I had right knee replacement surgery on Friday, July 19 at the University of Virginia Medical Center. This is the latest in a series of posts detailing my observations on the process. Each person recovers from surgery at her own pace so my experiences should not be taken as what your or anyone else’s experiences may be.
- Pain Management (Sort of). Many of you know that pain management has been the least successful part of my recovery. I am finally making progress. The worst pain (which seems to manifest itself at night when I’d really like to sleep) has lessened from a 9-10 to a 7-8. It is no longer all consuming but still way too prevalent for my preference.
- Pool Therapy may be Overated. I began pool therapy a week ago last Friday morning. I was able to to all of the exercises in both the shallow and deep ends. (I’m the only person I know that can float vertically without moving arms or legs.) After getting out of the pool, I was sore for the rest of the day. I tried most of the shallow end exercises at the gym pool on Sunday with the same results. Doing exercises in warm water is supposed to be easier on the joints. Wish it had been easier on mine.
- Back to the Machines. I’ve been using my reclining bike at home for about 4 weeks and had gotten up to 10 minutes. I decided to go to the gym this morning and add weights to my abbreviated exercise routine. I pedalled 15 minutes on the reclining bike, then moved to a core muscle weight machine, leg press, hip abductor and adductor, and several arm machines. I selected lighter weights than I did before surgery as I had not been to the gym since July 18. I finished up with some stretches and leg lifts on the floor. I’m not as sore as I expected and at least now if something hurts I’ve given it a reason.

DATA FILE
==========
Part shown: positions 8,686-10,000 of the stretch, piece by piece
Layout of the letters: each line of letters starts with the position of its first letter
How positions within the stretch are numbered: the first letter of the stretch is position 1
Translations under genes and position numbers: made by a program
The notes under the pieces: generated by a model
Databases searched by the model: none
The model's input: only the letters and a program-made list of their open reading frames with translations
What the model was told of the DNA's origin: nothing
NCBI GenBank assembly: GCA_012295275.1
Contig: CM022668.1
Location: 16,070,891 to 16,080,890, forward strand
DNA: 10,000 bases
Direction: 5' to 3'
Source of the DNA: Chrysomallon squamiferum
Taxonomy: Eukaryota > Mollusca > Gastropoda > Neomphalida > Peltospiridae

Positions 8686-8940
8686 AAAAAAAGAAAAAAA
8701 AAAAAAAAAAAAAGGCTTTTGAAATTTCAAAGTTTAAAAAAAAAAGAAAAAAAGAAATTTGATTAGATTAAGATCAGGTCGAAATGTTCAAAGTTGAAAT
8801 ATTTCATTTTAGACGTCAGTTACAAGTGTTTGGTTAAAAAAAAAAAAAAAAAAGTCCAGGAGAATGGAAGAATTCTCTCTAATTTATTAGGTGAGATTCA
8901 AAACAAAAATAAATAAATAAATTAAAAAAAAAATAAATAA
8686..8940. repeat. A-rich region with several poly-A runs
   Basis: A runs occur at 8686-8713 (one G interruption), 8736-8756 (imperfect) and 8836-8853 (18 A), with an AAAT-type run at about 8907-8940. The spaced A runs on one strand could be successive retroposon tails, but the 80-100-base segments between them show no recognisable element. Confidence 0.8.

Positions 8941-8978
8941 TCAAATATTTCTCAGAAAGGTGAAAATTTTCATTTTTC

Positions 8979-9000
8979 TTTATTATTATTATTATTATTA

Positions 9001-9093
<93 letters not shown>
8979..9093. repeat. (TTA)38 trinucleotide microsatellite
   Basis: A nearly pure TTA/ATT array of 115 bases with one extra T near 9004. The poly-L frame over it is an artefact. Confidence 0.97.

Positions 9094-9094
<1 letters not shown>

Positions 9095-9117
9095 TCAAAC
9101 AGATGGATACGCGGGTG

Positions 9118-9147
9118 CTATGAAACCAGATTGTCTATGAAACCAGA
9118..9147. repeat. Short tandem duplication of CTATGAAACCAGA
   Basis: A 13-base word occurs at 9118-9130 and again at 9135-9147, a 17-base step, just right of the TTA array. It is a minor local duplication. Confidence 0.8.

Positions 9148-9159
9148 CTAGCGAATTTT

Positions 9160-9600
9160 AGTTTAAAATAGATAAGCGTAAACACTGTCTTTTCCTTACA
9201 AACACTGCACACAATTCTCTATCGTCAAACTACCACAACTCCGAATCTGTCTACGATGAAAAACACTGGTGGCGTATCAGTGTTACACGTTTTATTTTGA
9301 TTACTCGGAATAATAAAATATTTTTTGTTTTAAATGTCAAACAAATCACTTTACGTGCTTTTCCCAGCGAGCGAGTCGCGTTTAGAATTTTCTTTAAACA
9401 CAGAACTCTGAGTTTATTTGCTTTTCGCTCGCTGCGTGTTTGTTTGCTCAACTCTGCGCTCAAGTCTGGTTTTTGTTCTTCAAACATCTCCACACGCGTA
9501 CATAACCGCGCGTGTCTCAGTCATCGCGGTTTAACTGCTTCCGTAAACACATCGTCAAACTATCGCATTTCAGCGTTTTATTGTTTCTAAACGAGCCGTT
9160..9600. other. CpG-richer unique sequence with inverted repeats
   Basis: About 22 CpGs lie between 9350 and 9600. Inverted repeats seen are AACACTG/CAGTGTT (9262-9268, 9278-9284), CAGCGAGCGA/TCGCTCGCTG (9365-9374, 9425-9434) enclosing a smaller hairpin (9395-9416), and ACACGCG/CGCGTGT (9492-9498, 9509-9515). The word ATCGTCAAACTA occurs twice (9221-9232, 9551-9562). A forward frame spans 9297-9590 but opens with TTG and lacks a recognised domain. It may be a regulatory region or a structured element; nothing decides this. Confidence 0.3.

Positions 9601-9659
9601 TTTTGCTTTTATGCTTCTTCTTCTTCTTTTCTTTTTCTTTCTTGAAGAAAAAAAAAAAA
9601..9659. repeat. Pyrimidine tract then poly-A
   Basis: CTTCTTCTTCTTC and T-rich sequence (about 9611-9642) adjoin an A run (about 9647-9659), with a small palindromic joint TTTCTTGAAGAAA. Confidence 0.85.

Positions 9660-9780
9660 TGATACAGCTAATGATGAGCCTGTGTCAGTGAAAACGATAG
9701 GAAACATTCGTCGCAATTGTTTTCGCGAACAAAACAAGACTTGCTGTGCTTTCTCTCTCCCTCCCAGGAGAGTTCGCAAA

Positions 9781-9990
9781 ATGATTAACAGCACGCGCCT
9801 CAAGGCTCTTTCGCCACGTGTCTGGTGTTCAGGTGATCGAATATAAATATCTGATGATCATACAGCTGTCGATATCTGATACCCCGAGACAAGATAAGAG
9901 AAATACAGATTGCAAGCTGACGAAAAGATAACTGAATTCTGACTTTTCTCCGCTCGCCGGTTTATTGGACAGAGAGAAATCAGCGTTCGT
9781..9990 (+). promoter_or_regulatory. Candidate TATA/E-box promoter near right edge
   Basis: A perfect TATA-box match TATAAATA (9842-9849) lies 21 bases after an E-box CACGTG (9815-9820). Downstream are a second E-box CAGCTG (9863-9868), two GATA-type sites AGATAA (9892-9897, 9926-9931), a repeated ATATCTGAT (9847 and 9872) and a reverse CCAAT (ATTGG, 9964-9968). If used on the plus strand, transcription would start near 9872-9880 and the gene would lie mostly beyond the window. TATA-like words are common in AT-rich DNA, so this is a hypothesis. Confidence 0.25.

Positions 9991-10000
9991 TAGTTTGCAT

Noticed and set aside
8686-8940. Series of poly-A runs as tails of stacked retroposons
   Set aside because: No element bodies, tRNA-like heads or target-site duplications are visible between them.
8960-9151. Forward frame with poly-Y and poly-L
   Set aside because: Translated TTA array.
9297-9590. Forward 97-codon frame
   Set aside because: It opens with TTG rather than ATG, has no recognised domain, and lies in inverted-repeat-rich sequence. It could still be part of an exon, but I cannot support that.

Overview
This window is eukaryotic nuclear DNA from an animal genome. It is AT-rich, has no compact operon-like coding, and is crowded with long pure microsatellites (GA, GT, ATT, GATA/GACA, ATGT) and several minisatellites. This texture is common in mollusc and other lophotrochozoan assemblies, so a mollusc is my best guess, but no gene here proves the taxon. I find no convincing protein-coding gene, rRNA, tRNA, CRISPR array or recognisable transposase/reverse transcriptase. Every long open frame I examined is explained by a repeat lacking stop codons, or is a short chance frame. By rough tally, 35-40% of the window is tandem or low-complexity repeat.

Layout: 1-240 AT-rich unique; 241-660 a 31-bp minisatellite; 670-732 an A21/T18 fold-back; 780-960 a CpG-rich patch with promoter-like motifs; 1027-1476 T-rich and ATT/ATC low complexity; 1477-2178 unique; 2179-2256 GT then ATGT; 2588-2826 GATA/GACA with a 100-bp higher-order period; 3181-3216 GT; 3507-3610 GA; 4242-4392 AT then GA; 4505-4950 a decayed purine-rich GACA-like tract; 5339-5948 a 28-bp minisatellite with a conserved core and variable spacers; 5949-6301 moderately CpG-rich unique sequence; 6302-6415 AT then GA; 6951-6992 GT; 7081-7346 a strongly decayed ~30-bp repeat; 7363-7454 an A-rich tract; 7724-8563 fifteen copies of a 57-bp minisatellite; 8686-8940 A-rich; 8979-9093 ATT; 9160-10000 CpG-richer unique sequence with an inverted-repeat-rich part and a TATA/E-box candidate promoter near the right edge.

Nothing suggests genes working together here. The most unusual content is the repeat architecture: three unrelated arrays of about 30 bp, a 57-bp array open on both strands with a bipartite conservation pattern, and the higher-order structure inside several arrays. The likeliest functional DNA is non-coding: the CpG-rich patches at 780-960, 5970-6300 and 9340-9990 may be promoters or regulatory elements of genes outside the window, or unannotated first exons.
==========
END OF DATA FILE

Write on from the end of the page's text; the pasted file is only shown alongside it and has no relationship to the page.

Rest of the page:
- Medical Residents May Need Supervision. Last Thursday I had my 6 week check up with my surgeon. He was very pleased with the results and said the pain might last up to 6 months but he did not expect my pain to last that long (heavy sigh). Before I saw him, I was seen by a resident. The resident asked me to lay back on the examining table so he could access my knee’s range of motion. Extending the knee so that the back of the knee touched the table was no problem. As I was drawing my knee back towards my shoulder, he grabbed my right foot and knee, shoving it back to the shoulder, making me yelp in pain. He mumbled an apology. At the time, I did not think anything of it, but that night I had my last 9-10 pain level. I called the joint replacement office to report what had happened. We all agree that manhandling a patient is not a preferred medical technique. Residents can be like some puppies and require extra training.
- New leg hair growing near the surgery site. This last one a surprise. As a woman of a certain age, leg hair is no longer something I am usually concerned about. After looking at my leg in the bright sunshine, I realize some leg grooming may be in order.